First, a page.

Skip to content

    Announcements

    Exciting News for WebMD Members!

    We've been busy behind the scenes building new message boards for you. You'll have new and easier ways to find messages, connect with others, and share your stories.

    And, this will all be available on your smartphone or other mobile device!

    What Do You Need to Do?

    The message board you're used to will be closing in the coming weeks. While many of your boards will be making the move to our new home, your posts will not. Want to keep a discussion going? Save posts you want to continue (this includes your member profile story), so that you can re-post them in the new message boards.

    Keep an eye here and on your email inbox, we'll be back in touch soon to give you all the information you need!


    Yours in health,
    WebMD Message Boards Management

    gofergulch
    avatar
    gofergulch posted:
    Kristen--I was diagnosed with RA at the age of 34. I am now 57. I still lead a very active life punctuated with small rest periods. When I need a short rest period, I give myself permission to take it. I just can't do all the housework in one day like I used to so I split it up over the week.
    I have found that my rheumatologist is my best advocate. I take Humira (TNF blocker) and methotrexate, no NSAIDs. My RA is moderately severe at this time (due to flare up) but I made up my mind many years ago that this disease wasn't going to conquer me. It is so important to get some exercise daily, not only to help the joints but to help improve your stress levels. It is okay to let others know you might need a little assistance at times. The very best thing you can do for yourself is keep a positive attitude (yeah, right when your knees are killing you!). I also think it is important to save some time for yourself every day to do something you really enjoy doing. I sew and have found that when my mind is occupied, I hurt less. I also pray alot. Any focus you can find that gets your mind off of what your body is doing is perfect.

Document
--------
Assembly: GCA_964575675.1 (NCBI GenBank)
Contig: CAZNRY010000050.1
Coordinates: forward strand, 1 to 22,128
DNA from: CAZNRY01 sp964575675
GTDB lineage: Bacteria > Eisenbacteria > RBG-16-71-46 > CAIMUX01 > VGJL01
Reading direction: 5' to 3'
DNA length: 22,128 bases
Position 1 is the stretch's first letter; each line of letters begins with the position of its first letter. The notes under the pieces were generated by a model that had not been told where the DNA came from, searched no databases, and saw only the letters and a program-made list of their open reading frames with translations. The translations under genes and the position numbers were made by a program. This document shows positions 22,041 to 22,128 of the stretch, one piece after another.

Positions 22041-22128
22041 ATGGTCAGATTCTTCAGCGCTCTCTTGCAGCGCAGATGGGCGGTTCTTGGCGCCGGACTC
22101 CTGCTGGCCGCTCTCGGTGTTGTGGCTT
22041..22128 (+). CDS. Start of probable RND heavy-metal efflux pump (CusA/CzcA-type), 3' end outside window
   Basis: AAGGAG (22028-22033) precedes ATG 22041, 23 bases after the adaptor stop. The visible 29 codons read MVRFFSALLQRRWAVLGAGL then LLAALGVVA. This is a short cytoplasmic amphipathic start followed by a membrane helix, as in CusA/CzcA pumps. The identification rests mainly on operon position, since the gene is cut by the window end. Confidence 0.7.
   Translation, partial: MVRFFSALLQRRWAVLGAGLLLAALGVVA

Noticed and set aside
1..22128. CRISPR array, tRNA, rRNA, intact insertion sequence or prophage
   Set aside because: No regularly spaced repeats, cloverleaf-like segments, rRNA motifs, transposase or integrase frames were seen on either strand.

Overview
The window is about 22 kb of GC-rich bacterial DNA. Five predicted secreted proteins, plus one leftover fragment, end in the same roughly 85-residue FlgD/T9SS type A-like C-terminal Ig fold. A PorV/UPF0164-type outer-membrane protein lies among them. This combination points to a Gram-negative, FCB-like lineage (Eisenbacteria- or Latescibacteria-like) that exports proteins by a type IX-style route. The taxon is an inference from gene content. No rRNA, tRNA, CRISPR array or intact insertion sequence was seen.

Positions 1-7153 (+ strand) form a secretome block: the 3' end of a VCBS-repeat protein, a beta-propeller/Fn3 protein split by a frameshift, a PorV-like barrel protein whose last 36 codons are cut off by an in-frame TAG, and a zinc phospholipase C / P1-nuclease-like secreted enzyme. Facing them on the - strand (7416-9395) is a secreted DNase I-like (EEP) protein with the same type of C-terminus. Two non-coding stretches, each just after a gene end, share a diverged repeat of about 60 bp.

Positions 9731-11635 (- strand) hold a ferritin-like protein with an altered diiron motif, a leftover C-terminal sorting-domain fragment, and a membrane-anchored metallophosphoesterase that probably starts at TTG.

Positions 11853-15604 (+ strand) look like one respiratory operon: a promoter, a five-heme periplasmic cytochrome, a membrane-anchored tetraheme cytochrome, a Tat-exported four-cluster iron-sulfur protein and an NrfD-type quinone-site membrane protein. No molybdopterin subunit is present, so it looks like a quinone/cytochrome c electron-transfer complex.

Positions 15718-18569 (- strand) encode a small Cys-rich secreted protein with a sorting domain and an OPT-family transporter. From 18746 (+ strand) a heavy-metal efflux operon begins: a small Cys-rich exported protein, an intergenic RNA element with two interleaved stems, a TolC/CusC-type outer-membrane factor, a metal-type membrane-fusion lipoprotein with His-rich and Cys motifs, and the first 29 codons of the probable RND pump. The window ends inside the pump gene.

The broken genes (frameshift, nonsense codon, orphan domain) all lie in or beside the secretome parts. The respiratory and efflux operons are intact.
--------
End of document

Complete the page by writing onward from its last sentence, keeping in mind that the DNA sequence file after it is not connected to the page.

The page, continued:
There is a new blood test called a Vectra test. One vile of blood is drawn and it shows your doctor how active your RA is. If you find that a certain medication doesn't seem to be working, call the doctor. There are so many drugs available. All things considered, their side effects are minimal compared to the relief you will get.

    Kristen, don't be afraid. This can be managed, it is not a curse, just means you might be doing things a little slower at times but YOU WILL BE DOING THEM! I work full-time and walk all day on concrete floors. I learned about good boots (I have to wear a uniform) and I take short breaks when I need to. Get knowledgeable about your RA. There is a lot of info out there.
    Was this Helpful?
    1 of 2 found this helpful
    Reply


    Helpful Tips

    help with methotrexate side effectsExpert
    I recommend all my patients on methotrexate take at least 1 mg of Folic Acid daily to help decrease the risk of side effects. In those ... More
    Was this Helpful?
    30 of 33 found this helpful

    Related Drug Reviews

    • Drug Name User Reviews

    Report Problems With Your Medications to the FDA

    FDAYou are encouraged to report negative side effects of prescription drugs to the FDA. Visit the FDA MedWatch website or call 1-800-FDA-1088.